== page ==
During the 2014 independence referendum I debated with people who wanted to vote No to stay in the UK and help reform it for everyone. My view was that the UK had already proven itself unreformable and that it was futile to tie ourselves to the direction of travel that England (mainly) was choosing, when with less than 10% of total votes we had hardly a hope of affecting anything.

If ever there was clear evidence of Scotland trying to influence a progressive choice for the UK as a whole, and failing, then it was yesterday. Yesterday was a major turning point: the cliche in Scotland to explain Labour’s electoral annihilation is “I didn’t leave Labour, Labour left me”. After yesterday it would be fair to say “Scotland isn’t leaving the UK, England & Wales are leaving us”.

In 2014, Scotland was asked to vote No and be part of something bigger than ourselves. 55% of voters did.

In 2016, 62% of voters in Scotland voted to be part of something bigger than ourselves. We now face a clear choice: Which Union do we want to stay in?

What price are we willing to pay to stay in the UK?

Referendum differences and one similarity

Posted by Euan Bennet on 23/06/2016

I’ve left it a bit late to restart the blog for this vote, and perhaps that’s an indication of how engaging the referendum campaign has been. I’ve been appalled at the two official campaigns, and it’s only been relative fringe voices on either side that have presented anything in a tone worth paying attention to. I already had a pretty good idea of how I’d vote, but very little has been said or done by the campaigns to either make me reconsider or harden my resolve.

Several of the usual media suspects have lately attempted to equate this referendum with the Scottish Independence referendum in 2014, and in particular the Yes campaign with the 2016 Leave campaign. I haven’t seen any evidence for their assertions, so it’s probably just a sneaky way of flogging the dead “Scottish Nationalists are racist: there’s no evidence for that, but it’s a fact” horse that the media loved to trip out regularly during our referendum. The tone and content of the Yes and Leave campaigns could not be more different. The prospectus for independence was a 650-page Scottish Government textbook. The prospectus for leaving the EU is a lie on the side of a bus, Boris Johnson promising to apologise on live TV if it causes a recession, and Lord Farage joining the UK Government. Casual observers might notice a difference in rigour.

The tone and content of the official No and Remain campaigns have been startlingly familiar however. Project Fear 2.0 has been rolled out promising all the same apocalypses that were supposedly going to befall Scotland. Though mercifully we were spared the “attack from space” scare story this time. Once again I was bemused by those in power essentially telling voters “vote for us or we will punish you in these varied and extensive ways”. Not exactly a good tactic for winning people over to their cause.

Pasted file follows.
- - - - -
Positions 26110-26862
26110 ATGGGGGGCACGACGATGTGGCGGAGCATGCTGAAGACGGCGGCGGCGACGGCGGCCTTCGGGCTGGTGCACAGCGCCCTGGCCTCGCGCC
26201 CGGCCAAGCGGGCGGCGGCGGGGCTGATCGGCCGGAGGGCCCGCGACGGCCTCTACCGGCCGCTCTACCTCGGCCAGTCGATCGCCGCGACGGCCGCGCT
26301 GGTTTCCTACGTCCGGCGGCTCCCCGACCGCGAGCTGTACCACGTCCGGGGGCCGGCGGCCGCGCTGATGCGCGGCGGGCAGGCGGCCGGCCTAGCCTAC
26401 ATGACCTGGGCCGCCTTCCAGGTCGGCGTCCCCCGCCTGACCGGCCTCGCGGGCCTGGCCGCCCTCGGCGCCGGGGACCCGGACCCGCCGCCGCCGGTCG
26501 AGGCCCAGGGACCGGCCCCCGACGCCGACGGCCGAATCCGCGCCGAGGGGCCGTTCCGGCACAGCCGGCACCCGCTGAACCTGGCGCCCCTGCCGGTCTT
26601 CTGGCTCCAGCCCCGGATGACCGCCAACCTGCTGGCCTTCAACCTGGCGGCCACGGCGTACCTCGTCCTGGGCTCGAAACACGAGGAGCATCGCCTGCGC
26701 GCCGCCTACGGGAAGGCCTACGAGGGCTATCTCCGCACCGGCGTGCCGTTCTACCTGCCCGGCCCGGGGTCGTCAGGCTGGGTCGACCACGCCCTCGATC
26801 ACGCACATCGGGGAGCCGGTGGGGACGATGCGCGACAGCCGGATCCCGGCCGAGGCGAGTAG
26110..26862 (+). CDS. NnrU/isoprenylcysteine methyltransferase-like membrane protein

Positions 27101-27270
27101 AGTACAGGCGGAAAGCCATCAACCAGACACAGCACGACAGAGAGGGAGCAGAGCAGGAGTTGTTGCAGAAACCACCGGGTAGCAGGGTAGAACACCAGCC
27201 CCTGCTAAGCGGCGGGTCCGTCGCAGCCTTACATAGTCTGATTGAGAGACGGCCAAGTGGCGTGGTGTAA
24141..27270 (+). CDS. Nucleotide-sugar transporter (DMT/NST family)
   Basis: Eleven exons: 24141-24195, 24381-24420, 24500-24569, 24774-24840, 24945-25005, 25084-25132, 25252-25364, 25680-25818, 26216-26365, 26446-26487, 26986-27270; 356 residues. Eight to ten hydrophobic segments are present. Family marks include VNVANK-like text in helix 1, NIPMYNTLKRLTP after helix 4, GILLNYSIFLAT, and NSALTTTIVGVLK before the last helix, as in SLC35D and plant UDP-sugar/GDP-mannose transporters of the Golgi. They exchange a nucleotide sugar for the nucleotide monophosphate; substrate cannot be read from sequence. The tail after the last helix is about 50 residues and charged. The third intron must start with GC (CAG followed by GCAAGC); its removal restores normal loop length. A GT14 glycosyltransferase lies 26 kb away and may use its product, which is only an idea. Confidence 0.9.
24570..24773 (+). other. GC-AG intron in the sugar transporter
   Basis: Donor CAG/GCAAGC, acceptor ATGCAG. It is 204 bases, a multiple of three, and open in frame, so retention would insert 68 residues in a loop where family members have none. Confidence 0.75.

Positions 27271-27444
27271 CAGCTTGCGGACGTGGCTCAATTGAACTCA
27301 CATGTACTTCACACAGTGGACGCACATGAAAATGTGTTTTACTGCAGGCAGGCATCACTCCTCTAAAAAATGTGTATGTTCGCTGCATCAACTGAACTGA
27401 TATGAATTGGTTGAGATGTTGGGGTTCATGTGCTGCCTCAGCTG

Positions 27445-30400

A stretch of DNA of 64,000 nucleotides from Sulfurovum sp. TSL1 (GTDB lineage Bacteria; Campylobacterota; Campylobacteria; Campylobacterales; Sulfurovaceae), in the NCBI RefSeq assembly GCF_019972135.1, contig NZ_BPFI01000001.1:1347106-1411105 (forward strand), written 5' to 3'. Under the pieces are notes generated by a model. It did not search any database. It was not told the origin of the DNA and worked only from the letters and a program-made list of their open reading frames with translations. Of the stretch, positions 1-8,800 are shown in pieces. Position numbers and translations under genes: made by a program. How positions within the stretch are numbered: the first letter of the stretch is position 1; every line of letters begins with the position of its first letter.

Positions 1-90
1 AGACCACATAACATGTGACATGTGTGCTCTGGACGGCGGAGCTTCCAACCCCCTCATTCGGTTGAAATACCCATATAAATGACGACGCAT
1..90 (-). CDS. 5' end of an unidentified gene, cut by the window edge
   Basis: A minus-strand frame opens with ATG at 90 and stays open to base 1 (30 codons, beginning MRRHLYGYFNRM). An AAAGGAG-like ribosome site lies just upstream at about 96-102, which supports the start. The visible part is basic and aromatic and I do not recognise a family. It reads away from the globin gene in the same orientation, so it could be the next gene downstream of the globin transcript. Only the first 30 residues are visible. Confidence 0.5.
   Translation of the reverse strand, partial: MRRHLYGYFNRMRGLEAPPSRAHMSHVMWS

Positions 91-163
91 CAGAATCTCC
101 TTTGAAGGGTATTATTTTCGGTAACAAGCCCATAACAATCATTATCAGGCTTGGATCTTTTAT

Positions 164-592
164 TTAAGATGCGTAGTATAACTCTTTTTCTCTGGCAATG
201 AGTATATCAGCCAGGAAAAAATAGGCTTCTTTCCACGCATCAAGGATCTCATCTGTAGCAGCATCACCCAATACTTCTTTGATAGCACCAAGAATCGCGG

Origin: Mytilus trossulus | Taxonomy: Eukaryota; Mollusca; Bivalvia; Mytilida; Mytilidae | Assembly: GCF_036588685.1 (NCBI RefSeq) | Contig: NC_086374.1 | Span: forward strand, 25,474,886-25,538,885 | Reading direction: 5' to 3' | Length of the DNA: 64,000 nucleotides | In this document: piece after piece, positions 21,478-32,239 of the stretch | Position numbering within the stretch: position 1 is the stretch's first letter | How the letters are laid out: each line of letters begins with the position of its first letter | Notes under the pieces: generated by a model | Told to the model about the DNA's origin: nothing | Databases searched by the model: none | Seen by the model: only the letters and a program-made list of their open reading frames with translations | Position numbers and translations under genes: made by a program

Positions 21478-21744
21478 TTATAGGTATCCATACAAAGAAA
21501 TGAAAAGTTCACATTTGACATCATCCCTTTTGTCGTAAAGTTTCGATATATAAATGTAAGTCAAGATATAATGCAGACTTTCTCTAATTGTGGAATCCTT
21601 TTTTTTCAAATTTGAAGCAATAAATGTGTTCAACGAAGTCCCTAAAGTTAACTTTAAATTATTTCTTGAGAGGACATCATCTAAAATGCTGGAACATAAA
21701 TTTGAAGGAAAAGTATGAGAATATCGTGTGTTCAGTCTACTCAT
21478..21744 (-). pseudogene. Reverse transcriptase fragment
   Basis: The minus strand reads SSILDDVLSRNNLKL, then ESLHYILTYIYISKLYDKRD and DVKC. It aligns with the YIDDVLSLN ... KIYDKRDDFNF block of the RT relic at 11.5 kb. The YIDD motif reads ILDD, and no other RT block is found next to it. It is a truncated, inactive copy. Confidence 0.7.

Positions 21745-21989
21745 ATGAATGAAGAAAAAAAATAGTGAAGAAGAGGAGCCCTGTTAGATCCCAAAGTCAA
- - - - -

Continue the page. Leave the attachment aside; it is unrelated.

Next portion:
However, the point of this blog was to try to avoid the emotional aspects which undoubtedly play a part in any big decision. Let’s look at some evidence.

The difference between Scotland in the UK and the UK in the EU

The question of “how can you support one Union but not another?” has come up a few times. My answer is that the UK Union and the European Union are fundamentally different creatures, down to their DNA.

Scotland in the UK is in a position of having power devolved from the centre of a Union state that behaves as if it is a Unitary state. Power devolved is power retained: Westminster is the final arbiter of the powers of the Scottish Parliament. We can see this in the paltry offering of further devolution that has materialised since 2014 – a settlement that failed to meet low expectations, especially when compared to the desperate campaign promises made by the political leaders of the No campaign. Every single amendment proposed by MPs representing constituencies in Scotland was voted down and rejected by the UK Parliament.

Financially, the UK Treasury gathers almost all of the taxes collected in Scotland (about 88% before the referendum, now it’s about 85% off the top of my head). The Scottish Parliament has limited tax-raising powers, and still none of the important macro-economic levers such as corporation tax, duty, and social security. Westminster decides how much money is spent in Scotland based on a formula that translates how much spending has been done in England. No reference to what might be needed in Scotland. No agility to respond to changes in circumstances quickly. The Scottish Parliament is responsible for about £30 billion in spending, with Westminster spending the rest (another £50-60 billion) on our behalf.

The UK in the EU is a member state of an umbrella organisation that can legislate on matters that member states agree should be legislated on at a European level. Member states have “vetoes” over policy areas and indeed the UK has used vetoes in the past on issues such as immigration. Power is shared between the member states but ultimately still lies with the member states themselves.